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Oxidation of cardiac myofilament proteins: Priming for dysfunction?

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Oxidation of cardiac myofilament proteins: Priming for dysfunction?

Mol Aspects Med. 2018 Aug 18;:

Authors: Cuello F, Wittig I, Lorenz K, Eaton P

Abstract
Oxidants are produced endogenously and can react with and thereby post-translationally modify target proteins. They have been implicated in the redox regulation of signal transduction pathways conferring protection, but also in mediating oxidative stress and causing damage. The difference is that in scenarios of injury the amount of oxidants generated is higher and/or the duration of oxidant exposure sustained. In the cardiovascular system, oxidants are important for blood pressure homeostasis, for unperturbed cardiac function and also contribute to the observed protection during ischemic preconditioning. In contrast, oxidative stress accompanies all major cardiovascular pathologies and has been attributed to mediate contractile dysfunction in part by inducing oxidative modifications in myofilament proteins. However, the proportion to which oxidative modifications of contractile proteins are beneficial or causatively mediate disease progression needs to be carefully reconsidered. These antithetical aspects will be discussed in this review with special focus on direct oxidative post-translational modifications of myofilament proteins that have been described to occur in vivo and to regulate actin-myosin interactions in the cardiac myocyte sarcomere, the methodologies for detection of oxidative post-translational modifications in target proteins and the feasibility of antioxidant therapy strategies as a potential treatment for cardiac disorders.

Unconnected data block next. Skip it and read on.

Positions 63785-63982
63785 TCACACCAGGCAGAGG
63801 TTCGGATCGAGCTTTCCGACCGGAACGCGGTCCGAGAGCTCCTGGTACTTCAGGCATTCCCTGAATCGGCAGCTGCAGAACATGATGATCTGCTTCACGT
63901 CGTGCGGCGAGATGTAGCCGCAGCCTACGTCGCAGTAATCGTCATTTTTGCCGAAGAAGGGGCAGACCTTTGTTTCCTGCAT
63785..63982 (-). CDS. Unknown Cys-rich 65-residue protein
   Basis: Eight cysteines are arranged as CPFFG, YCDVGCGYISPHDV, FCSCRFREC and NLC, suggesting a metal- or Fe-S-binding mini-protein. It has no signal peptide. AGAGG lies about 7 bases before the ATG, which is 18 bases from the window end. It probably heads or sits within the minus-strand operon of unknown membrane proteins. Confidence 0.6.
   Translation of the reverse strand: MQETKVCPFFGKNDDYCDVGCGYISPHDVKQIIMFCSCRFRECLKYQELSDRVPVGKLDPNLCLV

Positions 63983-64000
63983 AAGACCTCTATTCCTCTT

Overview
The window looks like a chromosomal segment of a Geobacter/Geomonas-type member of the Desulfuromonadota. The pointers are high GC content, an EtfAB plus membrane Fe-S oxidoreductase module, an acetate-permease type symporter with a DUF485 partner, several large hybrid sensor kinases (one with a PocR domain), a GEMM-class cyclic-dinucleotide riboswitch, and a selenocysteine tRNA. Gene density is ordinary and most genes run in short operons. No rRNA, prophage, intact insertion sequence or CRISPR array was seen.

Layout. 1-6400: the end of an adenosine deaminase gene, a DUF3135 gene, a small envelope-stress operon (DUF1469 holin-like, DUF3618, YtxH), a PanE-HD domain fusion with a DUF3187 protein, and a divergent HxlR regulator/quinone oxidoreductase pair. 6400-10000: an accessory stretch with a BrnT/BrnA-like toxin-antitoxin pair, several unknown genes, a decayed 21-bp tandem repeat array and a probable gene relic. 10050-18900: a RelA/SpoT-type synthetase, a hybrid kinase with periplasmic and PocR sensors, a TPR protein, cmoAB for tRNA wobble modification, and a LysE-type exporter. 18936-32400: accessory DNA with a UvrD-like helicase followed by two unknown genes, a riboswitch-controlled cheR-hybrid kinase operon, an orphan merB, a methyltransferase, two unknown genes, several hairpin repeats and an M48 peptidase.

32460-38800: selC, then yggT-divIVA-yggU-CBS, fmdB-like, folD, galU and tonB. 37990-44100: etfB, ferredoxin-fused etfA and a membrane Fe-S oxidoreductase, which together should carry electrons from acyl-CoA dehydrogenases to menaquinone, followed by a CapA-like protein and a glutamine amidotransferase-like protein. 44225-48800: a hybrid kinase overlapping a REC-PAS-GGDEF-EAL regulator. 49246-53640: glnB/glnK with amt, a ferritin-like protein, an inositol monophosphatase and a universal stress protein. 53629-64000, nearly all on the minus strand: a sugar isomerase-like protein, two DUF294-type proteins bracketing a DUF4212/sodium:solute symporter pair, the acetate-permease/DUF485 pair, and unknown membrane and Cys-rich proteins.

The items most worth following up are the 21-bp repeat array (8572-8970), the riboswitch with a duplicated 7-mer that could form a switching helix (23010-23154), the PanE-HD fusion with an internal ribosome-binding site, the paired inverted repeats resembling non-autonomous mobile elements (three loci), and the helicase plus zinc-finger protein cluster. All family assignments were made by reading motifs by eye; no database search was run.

PMID: 30130564 [PubMed – as supplied by publisher]

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